Sir Ken Robinson in his book ‘creative schools’ argues that while personalisation is on the increase in commercial sectors it is often missing in education. Yet it is in education that catering for multiple intelligences, different interests and pace of learning are of utmost importance. (Robinson, K. Allen Lane 2015).

Disillusioned by the MOOC

Ronnie Burt argues in his blog that recent developments in online education, namely MOOCs, tend to promote a more teacher-centred approach with a pre-defined course path and little or no room to respond to learner needs. He criticises the approach MOOCs often take to learning, using video lectures and reading lists to deliver content which is then tested at the end of each module through quizzes or “drill and kill exercises”. (Burt, R. Edublogs Jul 23, 2013).

The EFL world

In regard to the EFL world, there are a multitude of course books with pre-defined syllabi, which can be equally restrictive. That said, I would hope that few teachers follow their course book page by page. This should also apply to MOOCs which I see as a tool for learning not an approach. One of the key elements behind student success is engagement and motivation. If the syllabus has no room for personalisation, students will soon lose interest in their studies and may even stop coming to class. According to Wikipedia, this is exactly what is happening with MOOCs, completion rates are lower than 10%. (1). Despite this rather pessimistic data, this may well be due to the fact that most MOOCs are free or offer no official accreditation rather than the approach teachers are taking.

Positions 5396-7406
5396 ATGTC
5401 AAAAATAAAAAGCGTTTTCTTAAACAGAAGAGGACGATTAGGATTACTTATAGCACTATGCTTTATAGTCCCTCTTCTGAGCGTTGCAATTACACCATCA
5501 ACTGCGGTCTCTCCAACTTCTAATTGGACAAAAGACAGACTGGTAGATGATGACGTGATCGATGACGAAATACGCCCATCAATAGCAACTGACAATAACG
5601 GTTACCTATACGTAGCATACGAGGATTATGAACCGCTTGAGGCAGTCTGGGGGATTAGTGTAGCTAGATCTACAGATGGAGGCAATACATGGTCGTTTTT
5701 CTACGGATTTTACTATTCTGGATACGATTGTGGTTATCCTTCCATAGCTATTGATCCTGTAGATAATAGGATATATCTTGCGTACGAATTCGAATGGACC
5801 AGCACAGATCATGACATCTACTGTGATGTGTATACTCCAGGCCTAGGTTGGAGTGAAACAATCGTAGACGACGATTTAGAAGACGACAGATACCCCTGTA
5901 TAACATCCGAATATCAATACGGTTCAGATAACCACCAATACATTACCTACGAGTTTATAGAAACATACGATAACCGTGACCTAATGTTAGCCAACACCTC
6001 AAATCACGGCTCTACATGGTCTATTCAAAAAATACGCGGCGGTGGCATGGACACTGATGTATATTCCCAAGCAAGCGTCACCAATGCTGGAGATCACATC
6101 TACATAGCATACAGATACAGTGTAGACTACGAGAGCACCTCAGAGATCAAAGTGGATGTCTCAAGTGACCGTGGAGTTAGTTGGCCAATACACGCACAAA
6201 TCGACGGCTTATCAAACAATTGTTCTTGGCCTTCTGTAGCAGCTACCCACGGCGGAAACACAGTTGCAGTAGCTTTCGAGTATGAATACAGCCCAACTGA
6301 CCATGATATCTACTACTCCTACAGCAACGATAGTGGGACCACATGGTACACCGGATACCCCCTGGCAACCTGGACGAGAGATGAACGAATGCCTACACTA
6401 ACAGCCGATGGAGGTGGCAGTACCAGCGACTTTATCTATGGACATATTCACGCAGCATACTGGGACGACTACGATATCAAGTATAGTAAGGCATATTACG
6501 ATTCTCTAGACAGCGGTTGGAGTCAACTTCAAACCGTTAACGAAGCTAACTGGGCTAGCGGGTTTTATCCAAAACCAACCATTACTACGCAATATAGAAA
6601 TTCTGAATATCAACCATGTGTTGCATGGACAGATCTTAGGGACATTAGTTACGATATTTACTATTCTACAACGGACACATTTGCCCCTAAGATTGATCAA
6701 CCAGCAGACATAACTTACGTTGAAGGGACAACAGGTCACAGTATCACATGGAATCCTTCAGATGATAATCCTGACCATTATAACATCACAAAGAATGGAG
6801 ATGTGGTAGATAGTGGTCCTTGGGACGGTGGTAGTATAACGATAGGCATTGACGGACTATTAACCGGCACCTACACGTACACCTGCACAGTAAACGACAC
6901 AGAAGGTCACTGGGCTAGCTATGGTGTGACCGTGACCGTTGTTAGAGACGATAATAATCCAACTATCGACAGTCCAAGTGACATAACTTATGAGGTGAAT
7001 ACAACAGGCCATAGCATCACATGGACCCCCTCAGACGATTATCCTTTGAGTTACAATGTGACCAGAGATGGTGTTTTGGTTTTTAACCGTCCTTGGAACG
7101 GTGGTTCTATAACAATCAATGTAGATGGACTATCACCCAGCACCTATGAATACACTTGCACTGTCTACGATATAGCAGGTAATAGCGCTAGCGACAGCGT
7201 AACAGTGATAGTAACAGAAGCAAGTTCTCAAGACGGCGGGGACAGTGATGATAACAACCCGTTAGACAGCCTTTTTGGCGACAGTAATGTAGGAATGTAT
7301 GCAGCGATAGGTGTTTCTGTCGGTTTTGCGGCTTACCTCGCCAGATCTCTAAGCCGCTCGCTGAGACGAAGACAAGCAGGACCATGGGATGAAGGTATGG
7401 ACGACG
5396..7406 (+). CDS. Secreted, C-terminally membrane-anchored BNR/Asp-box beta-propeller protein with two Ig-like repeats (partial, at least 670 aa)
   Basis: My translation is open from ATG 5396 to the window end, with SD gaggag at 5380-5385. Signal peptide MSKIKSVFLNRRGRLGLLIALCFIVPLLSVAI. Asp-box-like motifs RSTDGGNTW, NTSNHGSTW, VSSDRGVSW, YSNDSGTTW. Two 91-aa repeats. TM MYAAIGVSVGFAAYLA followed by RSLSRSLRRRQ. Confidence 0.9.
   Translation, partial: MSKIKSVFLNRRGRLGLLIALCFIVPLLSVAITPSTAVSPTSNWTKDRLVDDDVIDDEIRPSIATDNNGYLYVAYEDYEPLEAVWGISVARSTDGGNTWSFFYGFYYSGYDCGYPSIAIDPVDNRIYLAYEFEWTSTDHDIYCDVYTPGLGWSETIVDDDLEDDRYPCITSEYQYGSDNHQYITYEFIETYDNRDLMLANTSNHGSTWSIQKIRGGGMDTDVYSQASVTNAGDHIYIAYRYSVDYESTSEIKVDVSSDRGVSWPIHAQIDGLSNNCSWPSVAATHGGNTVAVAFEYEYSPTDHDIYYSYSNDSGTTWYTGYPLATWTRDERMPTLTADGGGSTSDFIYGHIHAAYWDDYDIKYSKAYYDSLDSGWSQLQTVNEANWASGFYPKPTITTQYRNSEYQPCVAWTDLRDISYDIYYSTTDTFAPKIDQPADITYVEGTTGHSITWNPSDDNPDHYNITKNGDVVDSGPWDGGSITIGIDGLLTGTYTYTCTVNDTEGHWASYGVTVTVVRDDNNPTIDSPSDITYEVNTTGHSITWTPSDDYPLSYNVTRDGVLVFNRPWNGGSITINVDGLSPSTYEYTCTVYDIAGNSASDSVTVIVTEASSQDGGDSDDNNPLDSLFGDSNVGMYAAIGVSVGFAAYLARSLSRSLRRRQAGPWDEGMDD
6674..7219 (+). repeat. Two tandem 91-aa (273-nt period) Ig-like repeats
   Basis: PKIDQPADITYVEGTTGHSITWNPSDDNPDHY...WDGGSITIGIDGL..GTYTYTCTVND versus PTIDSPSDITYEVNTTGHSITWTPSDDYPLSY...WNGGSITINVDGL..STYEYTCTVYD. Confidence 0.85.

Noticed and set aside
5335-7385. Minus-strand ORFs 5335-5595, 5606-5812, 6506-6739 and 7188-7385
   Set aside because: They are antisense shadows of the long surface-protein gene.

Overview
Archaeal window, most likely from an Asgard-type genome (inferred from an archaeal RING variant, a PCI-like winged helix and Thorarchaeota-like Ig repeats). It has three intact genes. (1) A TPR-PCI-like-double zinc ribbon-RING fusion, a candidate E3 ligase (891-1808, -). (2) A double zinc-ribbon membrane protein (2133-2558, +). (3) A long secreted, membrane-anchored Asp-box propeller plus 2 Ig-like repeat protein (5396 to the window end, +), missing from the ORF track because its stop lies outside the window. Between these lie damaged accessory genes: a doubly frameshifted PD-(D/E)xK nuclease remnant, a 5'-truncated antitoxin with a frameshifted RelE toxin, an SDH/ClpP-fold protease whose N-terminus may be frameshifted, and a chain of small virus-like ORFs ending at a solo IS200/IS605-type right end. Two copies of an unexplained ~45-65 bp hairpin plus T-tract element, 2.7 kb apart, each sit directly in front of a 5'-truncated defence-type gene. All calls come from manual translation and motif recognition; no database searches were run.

The affordances of technology

Joe Dale in his article for the Guardian, paints a far rosier picture of technology-enhanced learning and states that the affordances of technology allow for greater creativity, collaboration and personalisation. Dale gives examples of making films, animation, blogging, recording audio and video conferencing to back up his claims. Despite this, Dale suggests that a large number of teachers only use technology for technology’s sake and fail to promote higher order skills.  Finally, Dale sums up his argument by saying that effective technology-enhanced learning ultimately depends on the pedagogy that a teacher employs. (Dale, J. Guardian 2013). I also currently believe that technology is a neutral tool, it has no pedagogy attached to it, and like any tool it can be used well or misused. Nevertheless, due to the personalisation and choice we all enjoy in our digital worlds, some educators might need to up-date/transform their approach to meet learners’ expectations.


Joe Dale, Are language teachers leading the way with education technology. (The Guardian Thursday 16 May 2013 07.00 BST)

Ronnie Burt (Edublogs Jul 23, 2013)

Ken Robinson. Creative Schools, (USA, Allen Lane 2015)


Date visited (5/10/15)